The Wall Street Journal reported late today that COPA, Aeromexico and GOL are lining up for the Boenig 737 MAX.
The WSJ article is subscription-only but perhaps it will show up on Google News, as some do.
COPA was one of the original airline “commitments” for the MAX last year, which we reported. We reported that Aeromexico had been expected to announce MAX and 787 orders at the Farnborough Air Show, as its absence was a disappointment to expectations.
GOL, of Brazil, is a long-standing 737 operator but Airbus made a strong push to win this business.
The Seattle Times reported that United Airlines, which last week announced orders for 100 MAXes and 50 737-900ERs, has options that could mean 310 orders from Boeing. United also settled its compensation issues with Boeing over the 787 delays.
Update, Aug. 1: Dominic Gates of The Seattle Times has a long article with the views on the 777 successor from Tim Clark, CEO of Emirates Airlines–which operates more 777s than any other airlines.
Boeing has a wide-open mind about how to meet the competition coming from the Airbus 350-1000 to its 777-300ER, says Jim Albaugh, president of Boeing Commercial Airplanes.
The possibilities include and entirely new aircraft; re-winging the -300ER; putting new engines on; and putting a composite fuselage on the airplane.
The latter point is a bit of an eyebrow-raiser. Reskinning the 777 would be a massive undertaking and essentially amount to an entirely new airplane.
Airbus’ John Leahy is famous for his witty one-liners, but the best one at the show goes to Boeing’s Randy Tinseth. As we were waiting for the Boeing press briefing to begin on Day 1, we remarked how dirty the Airbus A380 test plane was. A regular at air shows, the plane was parked right outside the media center. It clearly hadn’t been scrubbed down for looks, with dirt streaks all over the fuselage. The logos of the A380 customers at the front of the airplane were equally covered in dirt. It stood in sharp contrast to the new Boeing 787 parked just yards away from the A380, in its shiney white paint.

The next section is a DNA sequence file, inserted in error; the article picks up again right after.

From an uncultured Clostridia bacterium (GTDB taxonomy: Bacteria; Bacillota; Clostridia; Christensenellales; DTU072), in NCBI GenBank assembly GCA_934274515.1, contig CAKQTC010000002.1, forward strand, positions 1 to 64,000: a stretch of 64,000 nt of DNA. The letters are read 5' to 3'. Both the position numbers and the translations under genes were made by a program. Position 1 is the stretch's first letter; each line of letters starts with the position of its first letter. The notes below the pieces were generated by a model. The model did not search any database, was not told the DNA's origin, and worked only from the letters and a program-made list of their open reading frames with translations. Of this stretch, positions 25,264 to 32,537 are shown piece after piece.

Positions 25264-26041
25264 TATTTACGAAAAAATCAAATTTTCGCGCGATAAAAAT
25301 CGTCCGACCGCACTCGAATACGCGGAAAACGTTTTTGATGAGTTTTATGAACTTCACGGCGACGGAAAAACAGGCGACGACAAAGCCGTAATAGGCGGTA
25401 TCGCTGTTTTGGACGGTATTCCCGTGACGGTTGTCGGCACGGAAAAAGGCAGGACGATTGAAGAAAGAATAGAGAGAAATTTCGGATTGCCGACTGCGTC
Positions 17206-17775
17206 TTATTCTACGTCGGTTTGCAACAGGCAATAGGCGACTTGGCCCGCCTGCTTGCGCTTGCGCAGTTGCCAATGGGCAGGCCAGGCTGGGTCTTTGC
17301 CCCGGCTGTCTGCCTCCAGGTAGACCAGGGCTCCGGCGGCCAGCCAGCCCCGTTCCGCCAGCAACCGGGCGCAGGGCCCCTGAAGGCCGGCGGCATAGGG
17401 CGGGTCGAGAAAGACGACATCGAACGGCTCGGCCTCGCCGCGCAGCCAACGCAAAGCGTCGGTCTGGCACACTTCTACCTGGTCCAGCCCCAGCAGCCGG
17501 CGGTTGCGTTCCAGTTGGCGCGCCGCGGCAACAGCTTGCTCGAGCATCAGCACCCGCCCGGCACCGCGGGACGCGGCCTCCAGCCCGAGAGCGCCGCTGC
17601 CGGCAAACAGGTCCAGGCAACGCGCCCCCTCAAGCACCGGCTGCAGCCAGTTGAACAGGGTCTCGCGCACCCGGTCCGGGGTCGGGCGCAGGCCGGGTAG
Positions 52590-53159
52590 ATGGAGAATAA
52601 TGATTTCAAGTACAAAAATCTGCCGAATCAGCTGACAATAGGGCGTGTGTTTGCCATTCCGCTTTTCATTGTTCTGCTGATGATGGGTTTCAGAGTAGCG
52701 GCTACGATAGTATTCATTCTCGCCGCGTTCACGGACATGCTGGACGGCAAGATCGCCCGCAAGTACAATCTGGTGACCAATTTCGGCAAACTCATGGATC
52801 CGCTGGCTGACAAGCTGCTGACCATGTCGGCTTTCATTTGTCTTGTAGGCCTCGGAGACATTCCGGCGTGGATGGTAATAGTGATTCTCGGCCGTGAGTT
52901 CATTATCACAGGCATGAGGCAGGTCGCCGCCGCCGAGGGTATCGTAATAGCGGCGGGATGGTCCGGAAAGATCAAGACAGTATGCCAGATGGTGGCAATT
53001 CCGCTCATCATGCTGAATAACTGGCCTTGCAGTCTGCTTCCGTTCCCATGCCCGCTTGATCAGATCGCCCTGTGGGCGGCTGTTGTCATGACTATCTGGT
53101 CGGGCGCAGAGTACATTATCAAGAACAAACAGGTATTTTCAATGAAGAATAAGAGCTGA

Said Tinseth, virtually giggling: “They don’t wash it because they’re afraid one of the logos will come off,” suggesting a cancellation. “And you can quote me on that.”
We told the story to one of Airbus’ top PR people, who grudgenly acknowleged it was a great line. No slouch himself, he retorted the 787 was so clean because it hasn’t flown much.
For all practical purposes for commercial aviation geeks, the air show is over. Even John Leahy left.
There was one significant order today, from Virgin America for 40+20 Airbus A320s with options to convert to A321 and to use sharklets.
Boeing announced a minor order swap involving three airplanes. Bombardier didn’t announce any CSeries orders, but then, we knew by July 12 this was unlikely.
Below are the orders through Day 4, minus a couple of minor ones due after we left the field to wrap up our reporting before going home. Over the course of the next week or so, we’ll pick write some additional stuff.
Boeing and EADS held tanker briefings this week–Monday for Boeing, Tuesday for EADS.
Boeing offered up top program officials while EADS offered up two American crewmen from its test flight program, a pilot and a boom operator. Boeing’s briefing was a standard presentation followed by Q&A; most of the briefing was taken up by the formal presentation.
EADS was an interactive briefing with reporters after a few brief remarks, with nearly the entire session devoted to Q&A.